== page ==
Thurtle vapes almost every day and firmly believes it is a healthier alternative to cigarettes. Thurtle used to be a cigarette smoker, and uses her Suorin – a handheld vapor device – to curb cigarette cravings. She worried about vaping regulations. “I don’t think the FDA will be able to ban vaping, because they weren’t able to ban cigarettes,” she said.


Photo by Torian Mylott.

Bingham vapes everyday and doesn’t worry about health risks. He started vaping Juuls, and has tried cigarettes. He confesses cigarettes not for him. Bingham worries about the rising costs of Juul products and has switched to the Sourin as a result. Bingham isn’t worried about in-store vaping regulations, as he already buys his vaping supplies online.


Photo by Jasmine Liu.

Gill does not vape. Despite the lack of research concluding long-term vaping effects, he feels that vaping hinders people from having complete awareness. Regardless of the long term effects, the short term hinderance is not ideal for the quality of everyday life, Gill said.


Vaping side effects, from the American Thoracic Society. Graphic by Jasmine Liu.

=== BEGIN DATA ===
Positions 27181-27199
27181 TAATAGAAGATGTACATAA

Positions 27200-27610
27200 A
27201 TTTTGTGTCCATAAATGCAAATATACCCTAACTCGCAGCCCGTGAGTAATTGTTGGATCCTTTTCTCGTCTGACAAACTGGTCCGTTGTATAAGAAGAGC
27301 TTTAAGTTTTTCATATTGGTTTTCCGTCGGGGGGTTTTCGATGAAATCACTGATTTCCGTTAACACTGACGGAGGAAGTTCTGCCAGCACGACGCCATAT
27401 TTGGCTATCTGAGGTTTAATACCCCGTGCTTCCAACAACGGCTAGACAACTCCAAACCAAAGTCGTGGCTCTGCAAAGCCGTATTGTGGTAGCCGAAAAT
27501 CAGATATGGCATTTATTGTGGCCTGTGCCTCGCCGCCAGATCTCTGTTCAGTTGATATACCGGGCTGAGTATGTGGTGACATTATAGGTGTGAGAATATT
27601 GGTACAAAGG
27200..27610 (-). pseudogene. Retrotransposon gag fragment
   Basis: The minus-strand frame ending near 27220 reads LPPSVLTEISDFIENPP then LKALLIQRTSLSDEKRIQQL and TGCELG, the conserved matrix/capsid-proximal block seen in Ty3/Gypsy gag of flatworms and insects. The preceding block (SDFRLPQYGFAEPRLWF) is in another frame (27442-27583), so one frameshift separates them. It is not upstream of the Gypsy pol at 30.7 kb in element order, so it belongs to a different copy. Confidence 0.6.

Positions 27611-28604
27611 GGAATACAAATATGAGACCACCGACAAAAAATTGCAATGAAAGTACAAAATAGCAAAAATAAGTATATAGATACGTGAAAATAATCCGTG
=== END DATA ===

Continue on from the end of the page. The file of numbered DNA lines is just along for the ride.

Electronic cigarette usage in high school students, from the Center for Disease Control. Graphic by Torian Mylott.

 

How to Survive a SoCal Winter

 

Southern California winters are notoriously brutal. Here are a few tips to help you overcome the frigid temperatures and horrid weather.

 

1. Make a post to let everyone know you’re freezing

Put on your faux fur slippers and cozy jackets when the temperature drops below 70 degrees. After you’re all dressed up, send a selfie to your friends to tell them how cold you are.

 

2. Switch out your coffee order

Say goodbye to your iced vanilla lattes with extra caramel and say hello to your hot vanilla lattes with extra caramel. 


3. Prepare for your car rides to triple in time

Most drivers forget how to drive when it rains in SoCal, resulting in countless accidents and freeways full of people driving 45 miles under the speed limit. Plan to leave an hour earlier for wherever you’re going.

4. Go to an outdoor mall and buy a sweater

A sweater? In SoCal? Unheard of. But you’d be surprised how cold 65 degrees feels. 

5. Apply sunblock

The sun is out every day of the year, and winter is no exception. 

 

6. Prepare for your house to become an unofficial Airbnb

Get ready to become extremely popular when all your cold weather friends need a place to escape the snow. 

 

7. Get a pedicure

Winter shoe staples? Fuzzy slippers, flip-flops , slides and sandals. This means your pedicure has to be just as flawless in the winter as it is in the summer.

 

Gif actors: Ali Wu, Sydney Higo, Emily Felix, Delaynie Voortman and Trey Makishima